Based on the sentencing court’s discretion, certain more serious felony convictions could also be expunged eight years after a person completes his or her sentence, and for the most serious, nonviolent felony charges, they could be marked as expunged, but remain public record 10 years after a person completes their sentence.
An individual may only petition for expungement once in his or her lifetime, and HEA 1482 permits a law enforcement officer to access certain expunged records without a court order. Moreover, the bill makes the Indiana State Police maintain the criminal history information at the central repository.
Another law dealing with Indiana’s legal system is HEA 1006, a bill co-authored by the legislator. The law completely revamps Indiana’s Criminal Code for the first time in over 30 years. The bill seeks to increase certainty in sentencing and will go into effect July 1, 2014.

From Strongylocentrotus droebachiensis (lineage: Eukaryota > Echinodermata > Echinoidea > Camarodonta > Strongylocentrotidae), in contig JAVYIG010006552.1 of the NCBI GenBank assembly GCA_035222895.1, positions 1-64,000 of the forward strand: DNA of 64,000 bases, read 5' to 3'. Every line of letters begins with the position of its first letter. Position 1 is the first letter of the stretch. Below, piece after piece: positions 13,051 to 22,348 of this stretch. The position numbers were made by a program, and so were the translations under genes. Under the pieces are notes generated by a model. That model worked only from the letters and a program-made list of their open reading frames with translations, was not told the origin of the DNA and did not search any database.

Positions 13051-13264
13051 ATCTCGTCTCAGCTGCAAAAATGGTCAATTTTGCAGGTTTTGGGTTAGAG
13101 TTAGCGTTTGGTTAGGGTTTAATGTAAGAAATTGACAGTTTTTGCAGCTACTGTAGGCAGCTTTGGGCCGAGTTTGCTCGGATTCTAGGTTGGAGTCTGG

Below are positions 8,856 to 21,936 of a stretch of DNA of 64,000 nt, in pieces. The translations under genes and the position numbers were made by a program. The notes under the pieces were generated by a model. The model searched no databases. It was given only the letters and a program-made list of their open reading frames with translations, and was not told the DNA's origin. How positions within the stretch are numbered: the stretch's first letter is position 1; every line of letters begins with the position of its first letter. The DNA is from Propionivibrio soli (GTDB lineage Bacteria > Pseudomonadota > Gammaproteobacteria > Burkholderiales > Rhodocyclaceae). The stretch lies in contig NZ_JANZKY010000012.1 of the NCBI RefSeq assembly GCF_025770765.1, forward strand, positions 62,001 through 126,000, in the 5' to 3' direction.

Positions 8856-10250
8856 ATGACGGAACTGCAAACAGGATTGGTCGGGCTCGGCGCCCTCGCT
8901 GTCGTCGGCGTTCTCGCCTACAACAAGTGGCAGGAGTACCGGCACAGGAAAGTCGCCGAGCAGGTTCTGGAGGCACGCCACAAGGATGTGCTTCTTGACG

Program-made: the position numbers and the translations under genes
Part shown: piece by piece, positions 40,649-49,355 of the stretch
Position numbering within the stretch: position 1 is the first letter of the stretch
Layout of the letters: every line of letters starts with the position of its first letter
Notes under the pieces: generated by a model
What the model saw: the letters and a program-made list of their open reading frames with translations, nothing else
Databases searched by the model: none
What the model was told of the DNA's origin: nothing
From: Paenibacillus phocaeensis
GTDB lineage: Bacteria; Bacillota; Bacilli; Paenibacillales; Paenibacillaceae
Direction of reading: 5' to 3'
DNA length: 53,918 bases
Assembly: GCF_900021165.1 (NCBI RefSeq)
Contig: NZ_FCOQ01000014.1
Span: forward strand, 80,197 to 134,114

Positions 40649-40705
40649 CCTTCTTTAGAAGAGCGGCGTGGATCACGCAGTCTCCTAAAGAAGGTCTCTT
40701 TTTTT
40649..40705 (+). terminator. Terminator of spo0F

HEA 1006 was a product of the Criminal Code Evaluation Commission (CCEC), a summer study committee, and years of work. The law intends to return proportionality to the criminal code and provide certainty in sentencing. The focus was on reducing recidivism through intensive probation and to address the cause of the crime, not just the symptoms. The changes that the CCEC recommended expand the four classes to six by dividing Class A and Class B into two parts each.
It was a bipartisan effort to study Indiana’s justice system, recommend improvements to the criminal laws and identify methods that have proven to reduce crime. That effort resulted in HEA 1006 finally passing through the Legislature, but the issue of local costs will continue to be studied. A qualified committee will thoroughly study the proposed rewrite of Indiana’s entire criminal code. The committee’s goal is to examine the proposed updated code and create a way for Indiana to cut state prison costs, while providing a sentence grid that applies a more specific sentence to criminal offenses, creating a safer and more responsible state.